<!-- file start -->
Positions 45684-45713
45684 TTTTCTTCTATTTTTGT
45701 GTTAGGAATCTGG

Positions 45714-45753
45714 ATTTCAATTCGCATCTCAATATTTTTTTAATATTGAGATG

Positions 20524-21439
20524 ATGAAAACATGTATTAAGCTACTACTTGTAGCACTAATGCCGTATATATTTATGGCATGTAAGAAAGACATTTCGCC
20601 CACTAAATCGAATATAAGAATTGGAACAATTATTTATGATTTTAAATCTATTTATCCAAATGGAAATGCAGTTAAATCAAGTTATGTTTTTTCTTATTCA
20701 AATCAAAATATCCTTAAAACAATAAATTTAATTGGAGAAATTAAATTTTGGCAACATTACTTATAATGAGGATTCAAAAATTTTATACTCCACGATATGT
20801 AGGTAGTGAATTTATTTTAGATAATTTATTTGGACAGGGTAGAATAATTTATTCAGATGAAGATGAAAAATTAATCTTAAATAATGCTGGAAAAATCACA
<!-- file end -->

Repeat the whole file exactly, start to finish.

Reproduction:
Positions 45684-45713
45684 TTTTCTTCTATTTTTGT
45701 GTTAGGAATCTGG

Positions 45714-45753
45714 ATTTCAATTCGCATCTCAATATTTTTTTAATATTGAGATG

Positions 20524-21439
20524 ATGAAAACATGTATTAAGCTACTACTTGTAGCACTAATGCCGTATATATTTATGGCATGTAAGAAAGACATTTCGCC
20601 CACTAAATCGAATATAAGAATTGGAACAATTATTTATGATTTTAAATCTATTTATCCAAATGGAAATGCAGTTAAATCAAGTTATGTTTTTTCTTATTCA
20701 AATCAAAATATCCTTAAAACAATAAATTTAATTGGAGAAATTAAATTTTGGCAACATTACTTATAATGAGGATTCAAAAATTTTATACTCCACGATATGT
20801 AGGTAGTGAATTTATTTTAGATAATTTATTTGGACAGGGTAGAATAATTTATTCAGATGAAGATGAAAAATTAATCTTAAATAATGCTGGAAAAATCACA